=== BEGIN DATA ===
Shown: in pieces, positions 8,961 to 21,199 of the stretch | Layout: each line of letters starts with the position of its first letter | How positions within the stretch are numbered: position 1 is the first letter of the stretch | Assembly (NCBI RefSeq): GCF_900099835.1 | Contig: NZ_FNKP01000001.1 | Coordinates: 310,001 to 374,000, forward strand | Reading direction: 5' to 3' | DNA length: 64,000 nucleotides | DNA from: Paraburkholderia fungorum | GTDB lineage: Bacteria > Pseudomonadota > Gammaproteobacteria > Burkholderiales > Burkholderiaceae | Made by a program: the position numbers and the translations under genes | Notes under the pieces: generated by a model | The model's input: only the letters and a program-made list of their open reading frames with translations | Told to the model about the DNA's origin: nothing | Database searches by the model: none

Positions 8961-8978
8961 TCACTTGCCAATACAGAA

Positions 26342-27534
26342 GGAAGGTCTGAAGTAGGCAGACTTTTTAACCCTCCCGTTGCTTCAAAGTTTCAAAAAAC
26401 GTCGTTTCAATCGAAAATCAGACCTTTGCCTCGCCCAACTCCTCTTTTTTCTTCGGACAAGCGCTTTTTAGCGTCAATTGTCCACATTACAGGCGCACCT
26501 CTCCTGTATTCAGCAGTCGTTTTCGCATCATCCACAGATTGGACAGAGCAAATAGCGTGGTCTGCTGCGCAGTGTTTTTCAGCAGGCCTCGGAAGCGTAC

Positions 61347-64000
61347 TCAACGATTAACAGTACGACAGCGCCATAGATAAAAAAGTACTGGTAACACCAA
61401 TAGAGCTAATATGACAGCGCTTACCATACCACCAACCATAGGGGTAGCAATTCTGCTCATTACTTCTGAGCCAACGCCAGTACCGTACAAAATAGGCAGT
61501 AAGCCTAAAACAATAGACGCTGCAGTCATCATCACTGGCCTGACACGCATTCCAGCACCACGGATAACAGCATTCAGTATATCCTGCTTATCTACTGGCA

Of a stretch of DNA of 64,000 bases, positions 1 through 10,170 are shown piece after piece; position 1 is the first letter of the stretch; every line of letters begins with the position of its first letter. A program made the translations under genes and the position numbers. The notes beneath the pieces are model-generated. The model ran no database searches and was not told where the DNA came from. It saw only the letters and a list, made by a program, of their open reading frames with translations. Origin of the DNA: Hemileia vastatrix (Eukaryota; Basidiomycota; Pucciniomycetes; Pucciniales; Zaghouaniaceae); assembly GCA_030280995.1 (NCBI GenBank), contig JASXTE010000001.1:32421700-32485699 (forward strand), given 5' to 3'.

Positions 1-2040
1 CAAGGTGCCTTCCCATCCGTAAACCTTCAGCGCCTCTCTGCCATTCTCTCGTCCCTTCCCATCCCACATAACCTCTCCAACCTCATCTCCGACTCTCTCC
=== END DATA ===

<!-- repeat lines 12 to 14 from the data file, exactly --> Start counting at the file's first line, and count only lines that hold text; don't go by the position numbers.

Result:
Of a stretch of DNA of 64,000 bases, positions 1 through 10,170 are shown piece after piece; position 1 is the first letter of the stretch; every line of letters begins with the position of its first letter. A program made the translations under genes and the position numbers. The notes beneath the pieces are model-generated. The model ran no database searches and was not told where the DNA came from. It saw only the letters and a list, made by a program, of their open reading frames with translations. Origin of the DNA: Hemileia vastatrix (Eukaryota; Basidiomycota; Pucciniomycetes; Pucciniales; Zaghouaniaceae); assembly GCA_030280995.1 (NCBI GenBank), contig JASXTE010000001.1:32421700-32485699 (forward strand), given 5' to 3'.

Positions 1-2040
1 CAAGGTGCCTTCCCATCCGTAAACCTTCAGCGCCTCTCTGCCATTCTCTCGTCCCTTCCCATCCCACATAACCTCTCCAACCTCATCTCCGACTCTCTCC